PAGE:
Hospital prices of privately insured patients are more than twice the price that Medicare pays, according to a new report from RAND and supported by the Robert Wood Johnson Foundation, the National Institute for Health Care Reform, the Health Foundation of Greater Indianapolis, and participating employers.
As healthcare costs rise, price transparency has become more important for consumers and healthcare purchasers to better understand the value they are getting. Hospital prices of privately insured patients are more than twice the price that Medicare pays, according to a new report from RAND and supported by the Robert Wood Johnson Foundation, the National Institute for Health Care Reform, the Health Foundation of Greater Indianapolis, and participating employers and business groups, such as Economic Alliance for Michigan.
In 2017, hospital prices for privately insured patients in 25 states were an average of 241% of what Medicare would have paid. The study used claims data from 3 sources: self-insured employers who chose to participate in the study, state-based all-payer claims databases in Colorado and New Hampshire, and health plans that chose to participate. The data represented 4 million covered lives receiving hospital services from 1598 hospitals between 2015 and 2017.
“The purpose of this hospital price transparency study is to enable employers to be better shoppers of health care on behalf of their employees,” Gloria Sachdev, president and chief executive officer of the Employers’ Forum of Indiana, said in a statement. “We all want to know which hospitals provide the best value (best quality at best cost).”
The study also showed that relative prices rose from 236% of Medicare prices in 2015. The ranged from approximately 150% in Michigan to more than 300% in Indiana. In Indiana and Colorado, the relative prices increased rapidly from 2015 to 2017, while they fell in Michigan during that time frame.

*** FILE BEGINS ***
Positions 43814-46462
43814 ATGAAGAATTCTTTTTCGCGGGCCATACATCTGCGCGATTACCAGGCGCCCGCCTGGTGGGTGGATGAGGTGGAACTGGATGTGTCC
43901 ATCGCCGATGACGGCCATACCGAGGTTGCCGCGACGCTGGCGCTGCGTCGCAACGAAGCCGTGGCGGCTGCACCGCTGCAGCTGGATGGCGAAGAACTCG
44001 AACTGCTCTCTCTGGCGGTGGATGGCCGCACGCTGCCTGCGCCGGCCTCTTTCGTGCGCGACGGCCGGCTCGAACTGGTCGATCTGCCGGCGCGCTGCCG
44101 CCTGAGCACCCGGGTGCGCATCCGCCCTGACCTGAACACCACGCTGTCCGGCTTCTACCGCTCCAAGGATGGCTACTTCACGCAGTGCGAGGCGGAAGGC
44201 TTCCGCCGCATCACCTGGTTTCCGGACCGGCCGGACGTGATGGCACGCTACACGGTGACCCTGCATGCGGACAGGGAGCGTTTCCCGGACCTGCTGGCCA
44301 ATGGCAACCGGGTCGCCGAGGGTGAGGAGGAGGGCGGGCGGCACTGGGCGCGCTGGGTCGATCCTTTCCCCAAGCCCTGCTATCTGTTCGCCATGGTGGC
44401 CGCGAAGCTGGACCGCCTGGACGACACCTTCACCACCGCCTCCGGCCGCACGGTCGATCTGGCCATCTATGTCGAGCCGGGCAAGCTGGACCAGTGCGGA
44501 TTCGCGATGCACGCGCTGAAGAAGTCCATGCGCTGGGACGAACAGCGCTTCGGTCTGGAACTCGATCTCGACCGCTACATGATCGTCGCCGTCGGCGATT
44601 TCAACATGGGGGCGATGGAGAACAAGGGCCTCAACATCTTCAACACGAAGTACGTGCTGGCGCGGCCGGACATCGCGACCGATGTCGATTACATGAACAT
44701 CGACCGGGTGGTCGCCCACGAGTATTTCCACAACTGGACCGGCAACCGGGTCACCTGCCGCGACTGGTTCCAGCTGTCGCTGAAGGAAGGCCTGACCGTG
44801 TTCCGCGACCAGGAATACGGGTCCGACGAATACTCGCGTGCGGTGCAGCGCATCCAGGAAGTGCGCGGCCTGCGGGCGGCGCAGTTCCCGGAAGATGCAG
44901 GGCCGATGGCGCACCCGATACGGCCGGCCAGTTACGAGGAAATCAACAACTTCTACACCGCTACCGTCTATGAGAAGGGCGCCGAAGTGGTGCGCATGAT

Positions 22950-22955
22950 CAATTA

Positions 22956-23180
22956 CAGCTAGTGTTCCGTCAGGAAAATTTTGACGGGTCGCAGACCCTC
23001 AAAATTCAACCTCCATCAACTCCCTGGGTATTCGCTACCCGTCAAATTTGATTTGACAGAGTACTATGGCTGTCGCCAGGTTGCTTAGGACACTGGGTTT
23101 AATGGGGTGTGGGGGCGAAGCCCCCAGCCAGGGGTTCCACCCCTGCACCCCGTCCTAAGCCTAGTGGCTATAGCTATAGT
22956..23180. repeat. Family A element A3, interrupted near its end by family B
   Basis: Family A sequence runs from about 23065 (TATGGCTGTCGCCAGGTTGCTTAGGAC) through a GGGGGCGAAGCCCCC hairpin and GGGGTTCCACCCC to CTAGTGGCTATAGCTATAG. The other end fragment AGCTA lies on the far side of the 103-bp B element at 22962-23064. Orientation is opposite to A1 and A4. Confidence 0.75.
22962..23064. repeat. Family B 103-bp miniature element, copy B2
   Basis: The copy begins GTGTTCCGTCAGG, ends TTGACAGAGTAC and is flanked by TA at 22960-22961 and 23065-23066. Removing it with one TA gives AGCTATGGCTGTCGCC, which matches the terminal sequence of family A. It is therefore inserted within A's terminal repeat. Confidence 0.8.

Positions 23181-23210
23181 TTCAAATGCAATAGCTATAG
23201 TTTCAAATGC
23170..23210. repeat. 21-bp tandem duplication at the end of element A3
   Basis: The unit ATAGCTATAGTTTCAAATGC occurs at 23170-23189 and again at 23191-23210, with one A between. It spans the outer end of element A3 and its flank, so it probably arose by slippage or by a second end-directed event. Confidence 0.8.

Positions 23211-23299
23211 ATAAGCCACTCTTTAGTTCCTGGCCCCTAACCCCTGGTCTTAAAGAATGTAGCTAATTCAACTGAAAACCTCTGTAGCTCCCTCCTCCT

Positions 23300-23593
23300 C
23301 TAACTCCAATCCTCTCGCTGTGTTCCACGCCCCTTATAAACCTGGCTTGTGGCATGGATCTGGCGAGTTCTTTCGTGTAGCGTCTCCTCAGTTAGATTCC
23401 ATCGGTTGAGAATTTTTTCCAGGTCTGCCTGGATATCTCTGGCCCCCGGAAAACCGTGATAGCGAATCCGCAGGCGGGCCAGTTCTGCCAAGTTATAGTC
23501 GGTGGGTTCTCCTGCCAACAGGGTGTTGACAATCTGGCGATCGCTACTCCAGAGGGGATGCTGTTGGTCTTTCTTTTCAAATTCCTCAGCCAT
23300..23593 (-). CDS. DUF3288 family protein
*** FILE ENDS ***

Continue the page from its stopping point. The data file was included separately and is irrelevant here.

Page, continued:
The research also found that prices varied nearly 3-fold among hospital systems. In nearly all systems, the relative price of outpatient care was much higher. While the relative prices of inpatient and outpatient care were nearly the same in the hospital with the lowest prices—still 150% of Medicare—for the hospital system with the highest prices—nearly 450% of Medicare—there was a much bigger difference. In the hospital system with the highest relative prices, inpatient costs were about 250% of Medicare while outpatient costs were nearly 600% of Medicare.
“The widely varying prices among hospitals suggests that employers have opportunities to redesign their health plans to better align hospital prices with the value of care provided,” said Chapin White, the study’s lead author and an adjunct senior policy researcher at RAND. “Employers can exert pressure on their health plans and hospitals to shift from current pricing system to one that is based on a multiple of Medicare or another similar benchmark.”
If hospital prices paid for by employers and health plans participating in the study were reduced to Medicare rates during the 2015-2017 time period, healthcare spending would have been reduced by approximately $7.7 billion, or 50%, according to the research.
“This study allows us for the first time to compare hospital prices within a state and across states,” Sachdev said. “With quality and price transparency now available, our aspiration of having improved, affordable health care seems within reach.”